The 1908 Chadwick

Last Updated: August 26, 2023By Tags: ,

The Greatest car you’ve never heard of

When thinking back to 120 year old cars the image comes to mind of experimental, rudimentary and primitive cars. At the time the. Burgeoning industry of the automobile was a landscape of hundreds of small firms manufacturing cars in small numbers, these toys for the rich outdid one another through innovation and exclusivity. As early as there have been gear heads they have been trying to race each other. It seems that humans are born with a need for speed and an air of competition that will never be truly satisfied. This is the environment Inventor Sherman Chadwick found himself in. An extremely reclusive and obsessive man who dedicated his life to the pursuit of building the finest car possible. Quoted once as being unable to recognize his own sons if they walked past him in the streets, he designed along with the help of fellow engineer [insert name here] an inline six powered beast. Particularly in that era the developement of an inline six posed major engineering hurdles, these were originally overcome by Lancaster in the UK, the party piece of Chadwicks design was one of the earliest examples of a supercharger while not being the first forced induction device used in an internal combustion engine, it has the capacity to be the earliest supercharged vehicle and certainly the earliest American. The supercharged models produced a claimed 109 horsepower, a gain putting it in contention for the most powerful car at the time. These are the makings of greatness.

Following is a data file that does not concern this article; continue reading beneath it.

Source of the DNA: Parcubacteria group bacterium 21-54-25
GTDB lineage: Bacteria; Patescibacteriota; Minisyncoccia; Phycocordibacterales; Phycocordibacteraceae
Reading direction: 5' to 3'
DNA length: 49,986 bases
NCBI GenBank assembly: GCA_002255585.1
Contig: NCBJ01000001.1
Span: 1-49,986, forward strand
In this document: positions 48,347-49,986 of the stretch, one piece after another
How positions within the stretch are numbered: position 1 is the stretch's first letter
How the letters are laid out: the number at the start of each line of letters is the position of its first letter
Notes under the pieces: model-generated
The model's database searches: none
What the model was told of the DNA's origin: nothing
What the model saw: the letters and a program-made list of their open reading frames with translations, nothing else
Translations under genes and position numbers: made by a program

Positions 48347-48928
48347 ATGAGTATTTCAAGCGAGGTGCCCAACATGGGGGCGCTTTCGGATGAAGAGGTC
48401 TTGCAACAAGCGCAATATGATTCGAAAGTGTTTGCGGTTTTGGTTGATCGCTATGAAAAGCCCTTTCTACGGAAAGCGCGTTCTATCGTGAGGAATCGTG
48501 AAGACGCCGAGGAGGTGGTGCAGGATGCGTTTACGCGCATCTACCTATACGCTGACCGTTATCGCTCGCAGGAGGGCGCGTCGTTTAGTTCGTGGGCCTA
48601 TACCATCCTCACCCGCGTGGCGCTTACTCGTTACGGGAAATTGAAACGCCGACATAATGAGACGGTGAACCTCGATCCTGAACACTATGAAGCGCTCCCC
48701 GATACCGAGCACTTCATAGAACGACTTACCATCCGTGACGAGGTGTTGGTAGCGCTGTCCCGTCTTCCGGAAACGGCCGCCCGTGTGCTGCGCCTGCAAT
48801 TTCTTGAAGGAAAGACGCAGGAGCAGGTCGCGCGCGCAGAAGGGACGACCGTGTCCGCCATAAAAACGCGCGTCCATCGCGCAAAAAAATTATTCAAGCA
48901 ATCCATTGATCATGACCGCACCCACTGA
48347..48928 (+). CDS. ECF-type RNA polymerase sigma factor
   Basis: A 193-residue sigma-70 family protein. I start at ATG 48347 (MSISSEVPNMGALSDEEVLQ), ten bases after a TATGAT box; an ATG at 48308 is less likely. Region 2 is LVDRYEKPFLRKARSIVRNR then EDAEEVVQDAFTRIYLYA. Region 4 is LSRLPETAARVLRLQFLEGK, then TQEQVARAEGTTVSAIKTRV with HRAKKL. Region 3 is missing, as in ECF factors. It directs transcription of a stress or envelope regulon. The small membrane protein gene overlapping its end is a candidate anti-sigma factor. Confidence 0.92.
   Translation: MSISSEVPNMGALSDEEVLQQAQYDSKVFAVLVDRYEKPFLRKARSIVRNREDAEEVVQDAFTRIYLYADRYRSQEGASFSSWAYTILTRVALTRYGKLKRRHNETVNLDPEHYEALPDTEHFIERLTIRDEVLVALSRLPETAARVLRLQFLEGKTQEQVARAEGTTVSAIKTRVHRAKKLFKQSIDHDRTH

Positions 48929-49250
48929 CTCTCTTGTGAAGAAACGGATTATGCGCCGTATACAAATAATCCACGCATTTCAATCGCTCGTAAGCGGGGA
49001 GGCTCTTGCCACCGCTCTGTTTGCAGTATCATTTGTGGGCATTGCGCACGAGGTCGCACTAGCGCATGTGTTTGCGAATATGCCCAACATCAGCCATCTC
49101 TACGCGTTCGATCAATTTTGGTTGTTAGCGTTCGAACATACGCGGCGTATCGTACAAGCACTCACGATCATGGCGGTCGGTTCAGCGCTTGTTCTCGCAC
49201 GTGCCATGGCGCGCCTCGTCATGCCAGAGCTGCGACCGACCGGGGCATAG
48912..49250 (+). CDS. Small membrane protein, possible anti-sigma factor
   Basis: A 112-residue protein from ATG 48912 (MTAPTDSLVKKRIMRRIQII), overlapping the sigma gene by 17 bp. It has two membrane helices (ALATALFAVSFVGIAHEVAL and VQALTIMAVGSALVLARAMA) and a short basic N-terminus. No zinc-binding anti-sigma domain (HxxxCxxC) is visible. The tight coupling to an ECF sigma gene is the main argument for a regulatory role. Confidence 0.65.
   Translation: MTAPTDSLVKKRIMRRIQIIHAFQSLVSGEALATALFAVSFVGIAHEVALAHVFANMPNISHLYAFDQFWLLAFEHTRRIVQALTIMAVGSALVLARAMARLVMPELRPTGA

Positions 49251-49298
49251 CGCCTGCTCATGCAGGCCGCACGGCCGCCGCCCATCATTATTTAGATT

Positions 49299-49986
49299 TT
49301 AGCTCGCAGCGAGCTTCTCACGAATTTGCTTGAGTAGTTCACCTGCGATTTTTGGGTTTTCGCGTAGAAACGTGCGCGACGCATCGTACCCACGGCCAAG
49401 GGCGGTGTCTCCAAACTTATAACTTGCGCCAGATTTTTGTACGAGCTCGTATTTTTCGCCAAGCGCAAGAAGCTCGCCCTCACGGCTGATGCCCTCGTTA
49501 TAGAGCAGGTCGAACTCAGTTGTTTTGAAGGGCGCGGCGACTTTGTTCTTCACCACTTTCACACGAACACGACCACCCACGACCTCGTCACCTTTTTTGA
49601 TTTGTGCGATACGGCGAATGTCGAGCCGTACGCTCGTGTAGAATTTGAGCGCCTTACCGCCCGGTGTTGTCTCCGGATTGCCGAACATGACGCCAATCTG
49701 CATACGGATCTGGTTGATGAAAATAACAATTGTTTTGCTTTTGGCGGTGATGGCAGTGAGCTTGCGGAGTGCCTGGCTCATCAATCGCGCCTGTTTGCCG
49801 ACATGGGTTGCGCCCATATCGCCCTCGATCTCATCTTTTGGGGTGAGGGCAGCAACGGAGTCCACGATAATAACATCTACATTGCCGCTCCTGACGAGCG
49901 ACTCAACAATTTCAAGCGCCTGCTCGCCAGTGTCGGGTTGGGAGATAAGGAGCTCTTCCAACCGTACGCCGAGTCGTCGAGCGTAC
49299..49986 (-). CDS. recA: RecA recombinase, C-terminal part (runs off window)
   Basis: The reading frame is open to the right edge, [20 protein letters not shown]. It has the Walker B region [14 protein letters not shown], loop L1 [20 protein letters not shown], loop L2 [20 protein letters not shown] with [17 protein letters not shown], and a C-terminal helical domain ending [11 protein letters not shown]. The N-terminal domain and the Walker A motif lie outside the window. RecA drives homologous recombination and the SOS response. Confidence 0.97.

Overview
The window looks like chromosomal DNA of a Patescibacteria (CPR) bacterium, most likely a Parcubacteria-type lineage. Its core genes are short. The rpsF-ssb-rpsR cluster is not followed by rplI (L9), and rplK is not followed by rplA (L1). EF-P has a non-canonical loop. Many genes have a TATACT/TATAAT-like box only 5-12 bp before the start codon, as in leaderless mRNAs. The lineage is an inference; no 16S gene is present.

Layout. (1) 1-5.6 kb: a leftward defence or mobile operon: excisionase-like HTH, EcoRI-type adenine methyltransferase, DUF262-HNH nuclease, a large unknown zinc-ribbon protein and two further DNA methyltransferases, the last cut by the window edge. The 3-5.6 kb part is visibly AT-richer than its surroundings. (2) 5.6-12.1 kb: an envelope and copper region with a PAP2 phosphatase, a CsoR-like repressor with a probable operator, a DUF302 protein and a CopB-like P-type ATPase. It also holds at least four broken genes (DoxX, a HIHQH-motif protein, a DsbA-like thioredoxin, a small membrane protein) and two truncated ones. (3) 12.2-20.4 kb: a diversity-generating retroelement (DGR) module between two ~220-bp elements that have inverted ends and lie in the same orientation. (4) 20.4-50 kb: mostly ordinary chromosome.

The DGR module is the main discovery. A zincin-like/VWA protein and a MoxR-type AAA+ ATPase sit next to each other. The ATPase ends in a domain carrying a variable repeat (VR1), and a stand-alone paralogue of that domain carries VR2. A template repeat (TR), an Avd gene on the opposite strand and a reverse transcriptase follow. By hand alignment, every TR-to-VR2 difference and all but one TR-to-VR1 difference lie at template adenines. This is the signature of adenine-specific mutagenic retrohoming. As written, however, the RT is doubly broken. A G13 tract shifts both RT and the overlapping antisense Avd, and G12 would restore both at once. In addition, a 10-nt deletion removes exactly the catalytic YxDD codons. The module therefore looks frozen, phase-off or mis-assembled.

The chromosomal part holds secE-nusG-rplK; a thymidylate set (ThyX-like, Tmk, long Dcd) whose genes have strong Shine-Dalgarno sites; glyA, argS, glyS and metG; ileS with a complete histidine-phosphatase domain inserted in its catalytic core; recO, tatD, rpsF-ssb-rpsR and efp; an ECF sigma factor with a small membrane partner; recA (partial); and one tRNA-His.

The year is 1908, Vanderbilt cup, the early makings of the Grand Prix. The Vanderbilt cup has been held in Nassau, Long Island. The 30 mile dirt track lines up with [X] cars successful early marques, Locomobiles, Renaults, Hotchkiss and Isota to name a few. The Chadwick storms ahead in the beginnings of the race putting on a good show and setting a new top speed record in any road race at the time 74.5 mph!!! Blistering at the time. The Chadwick led for the remainder of the race reaching a gap of almost 7 minutes to the previous cars until a magneto took them out of competition, ultimately finishing tenth. The Chadwick would go on to participate in the American Grand Prize where it suffered another mechanical failure, this time a bearing. The Chadwicks suffered a cruel fate and a bloody nose in 1908, however as stubborn as Chadwick was he did not give up on his automotive dream.

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